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Public Art Committee hears plans for ‘Paint the Pavement’ project in Salisbury

By Natalie Anderson

SALISBURY — Community members on Monday proposed a “Paint the Pavement” project in downtown Salisbury to the Public Arts Committee.

The project aims to brighten and enliven downtown spaces as well as allow locals to add their artistic footprint in downtown Salisbury. Doing so could increase the city’s sense of ownership and pride and, hopefully, the foot traffic and tourism, said presenter Taylor Ellerbee, who owns Pier and Curtain Home Restoration.

Whitney Wallace Williams, former chair of Downtown Salisbury Inc., is also leading the project.

The idea comes from the city of Charlotte, which carried out its own “Paint the Pavement” project in 2017.

Ellerbee said the art wouldn’t include any words and would be a community-wide effort among anyone interested. The intersection near the Salisbury-Rowan Farmers Market — the Railwalk Pavilion at 228 E Kerr St. — is being considered as the first site for the project as well as other intersections located within the Arts District.

A total of 22 intersections have been identified for the project. But intersections cannot include North Carolina Department of Transportation roads.

The total cost of the project to paint all 22 intersections is about $4,300. Ellerbee said that on July 21 an application was submitted to the Rowan Arts Council, in conjunction with Downtown Salisbury Inc., for the Arts & Cultural Development Grant in the amount of $2,000. Those grants will be awarded in September, which is when Ellerbee and Williams will know if their grant request was accepted.

There’s also the potential to submit a grant request to the Statewide Grassroots Program, which is where Salisbury receives some funding for the annual Sculpture Show. Additionally, private donations can also help with funding. Ellerbee said two private donors have contacted organizers in the previous two weeks.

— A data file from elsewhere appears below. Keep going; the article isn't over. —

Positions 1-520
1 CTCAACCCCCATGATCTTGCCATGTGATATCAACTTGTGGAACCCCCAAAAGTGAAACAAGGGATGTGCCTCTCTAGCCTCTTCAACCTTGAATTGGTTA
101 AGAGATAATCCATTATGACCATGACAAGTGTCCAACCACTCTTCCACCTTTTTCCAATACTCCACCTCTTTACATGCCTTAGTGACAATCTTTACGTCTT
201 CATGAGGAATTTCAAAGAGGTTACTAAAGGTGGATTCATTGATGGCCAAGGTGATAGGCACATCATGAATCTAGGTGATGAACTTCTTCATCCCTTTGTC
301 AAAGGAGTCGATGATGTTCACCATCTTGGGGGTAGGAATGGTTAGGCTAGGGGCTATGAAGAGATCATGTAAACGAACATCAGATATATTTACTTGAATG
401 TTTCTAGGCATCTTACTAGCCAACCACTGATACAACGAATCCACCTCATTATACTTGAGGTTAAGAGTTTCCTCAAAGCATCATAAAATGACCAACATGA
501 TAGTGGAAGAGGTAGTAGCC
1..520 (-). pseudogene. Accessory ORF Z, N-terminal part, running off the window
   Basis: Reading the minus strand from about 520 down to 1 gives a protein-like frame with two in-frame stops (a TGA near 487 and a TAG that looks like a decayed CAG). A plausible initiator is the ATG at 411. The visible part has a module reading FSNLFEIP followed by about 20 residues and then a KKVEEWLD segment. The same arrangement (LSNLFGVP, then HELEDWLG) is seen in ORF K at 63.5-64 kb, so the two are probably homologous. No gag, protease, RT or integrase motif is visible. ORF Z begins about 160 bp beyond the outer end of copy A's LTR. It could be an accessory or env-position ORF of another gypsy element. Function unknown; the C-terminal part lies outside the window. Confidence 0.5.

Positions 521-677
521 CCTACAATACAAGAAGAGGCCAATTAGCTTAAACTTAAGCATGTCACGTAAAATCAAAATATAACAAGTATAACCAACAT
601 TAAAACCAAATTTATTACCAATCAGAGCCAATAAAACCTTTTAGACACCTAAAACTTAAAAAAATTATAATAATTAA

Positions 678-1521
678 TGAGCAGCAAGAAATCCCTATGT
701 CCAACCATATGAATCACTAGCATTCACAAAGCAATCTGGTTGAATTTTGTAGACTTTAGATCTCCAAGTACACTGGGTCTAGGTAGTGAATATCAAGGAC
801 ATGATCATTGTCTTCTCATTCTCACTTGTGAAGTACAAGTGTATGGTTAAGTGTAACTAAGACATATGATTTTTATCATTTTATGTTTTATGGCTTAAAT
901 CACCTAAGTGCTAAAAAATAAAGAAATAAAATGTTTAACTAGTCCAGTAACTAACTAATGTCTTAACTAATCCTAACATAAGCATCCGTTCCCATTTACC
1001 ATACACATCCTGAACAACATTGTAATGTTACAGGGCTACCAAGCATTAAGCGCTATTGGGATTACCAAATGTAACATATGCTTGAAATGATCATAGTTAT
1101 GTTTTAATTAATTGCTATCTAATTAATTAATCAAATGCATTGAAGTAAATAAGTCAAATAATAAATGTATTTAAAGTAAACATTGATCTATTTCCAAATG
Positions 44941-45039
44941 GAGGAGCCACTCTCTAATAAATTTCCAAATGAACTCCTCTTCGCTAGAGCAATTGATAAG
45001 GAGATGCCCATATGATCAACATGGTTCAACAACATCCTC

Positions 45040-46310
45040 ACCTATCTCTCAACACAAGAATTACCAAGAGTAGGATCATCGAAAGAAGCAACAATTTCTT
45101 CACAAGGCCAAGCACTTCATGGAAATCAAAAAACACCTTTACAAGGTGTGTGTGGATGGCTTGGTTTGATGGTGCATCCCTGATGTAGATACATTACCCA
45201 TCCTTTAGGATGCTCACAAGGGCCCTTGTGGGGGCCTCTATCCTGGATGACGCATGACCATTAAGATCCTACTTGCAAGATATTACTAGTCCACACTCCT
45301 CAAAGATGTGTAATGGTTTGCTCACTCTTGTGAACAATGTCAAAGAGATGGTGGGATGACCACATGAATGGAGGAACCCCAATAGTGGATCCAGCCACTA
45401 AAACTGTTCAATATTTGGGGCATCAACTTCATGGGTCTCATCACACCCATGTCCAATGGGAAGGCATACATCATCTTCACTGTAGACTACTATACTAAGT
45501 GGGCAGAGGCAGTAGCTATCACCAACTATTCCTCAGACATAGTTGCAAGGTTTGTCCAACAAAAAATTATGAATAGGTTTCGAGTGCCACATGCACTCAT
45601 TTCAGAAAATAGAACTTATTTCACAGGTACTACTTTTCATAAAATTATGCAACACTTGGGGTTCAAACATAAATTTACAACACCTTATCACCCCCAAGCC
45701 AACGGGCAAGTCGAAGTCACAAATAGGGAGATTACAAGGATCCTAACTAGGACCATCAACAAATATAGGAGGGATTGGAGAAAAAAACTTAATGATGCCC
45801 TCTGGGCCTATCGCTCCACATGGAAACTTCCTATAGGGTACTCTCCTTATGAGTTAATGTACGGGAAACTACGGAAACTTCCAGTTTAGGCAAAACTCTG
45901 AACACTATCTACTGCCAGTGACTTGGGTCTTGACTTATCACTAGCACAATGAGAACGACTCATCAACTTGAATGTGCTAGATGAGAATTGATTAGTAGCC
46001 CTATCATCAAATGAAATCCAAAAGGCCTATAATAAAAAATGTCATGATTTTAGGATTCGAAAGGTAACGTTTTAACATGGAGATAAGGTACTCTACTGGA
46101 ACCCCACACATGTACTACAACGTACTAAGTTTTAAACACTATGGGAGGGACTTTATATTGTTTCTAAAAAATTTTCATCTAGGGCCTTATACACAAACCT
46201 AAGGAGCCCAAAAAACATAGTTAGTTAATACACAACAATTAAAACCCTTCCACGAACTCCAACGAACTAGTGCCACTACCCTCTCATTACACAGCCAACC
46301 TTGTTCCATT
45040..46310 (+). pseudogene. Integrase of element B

Barbara Perry, chair of the Public Art Committee, said the committee serves as an “approval mechanism.” So once the project has been finalized, the committee will vote to approve the art. She added that it’s important for all involved with the project to obtain permission from local businesses in areas where the intersections are painted.

While no artwork has yet been established, Ellerbee said the idea of a “quilt pattern” theme has been discussed to represent the various heritages of locals and/or the history of Salisbury. Additionally, a “paint-by-the-numbers” has been suggested as a way to include children and non-artists in the project.

Ellerbee and Williams said they’ve been in communication about the project with city officials, artists and city council members. In keeping with a grassroots effort, Ellerbee said a facilitator trained in diversity and cultural awareness could help develop specific criteria for the artwork and maintenance.

“For where we’re at with the project right now, we were thinking the more diversity, the better. The more grassroots this is, the better,” Ellerbee said. “I can come up with all sorts of ideas all day long, but I think if we actually allow the freedom for artists and creative thinkers in our community to come up with ideas, it will be a lot more rich and interesting.”

Once criteria is established and funding is obtained, the city would facilitate safe street closures. Once painted, those designs could remain for at least one year with the possibility of continuing in the future with more designs. Williams said one year is a good duration as it would allow the artwork to remain “fresh and timely,” and would eliminate the need to scrape or spray off old paint installation.

The project is open to all artists of all ages and skill levels who are interested, Williams added.

Contact reporter Natalie Anderson at 704-797-4246.



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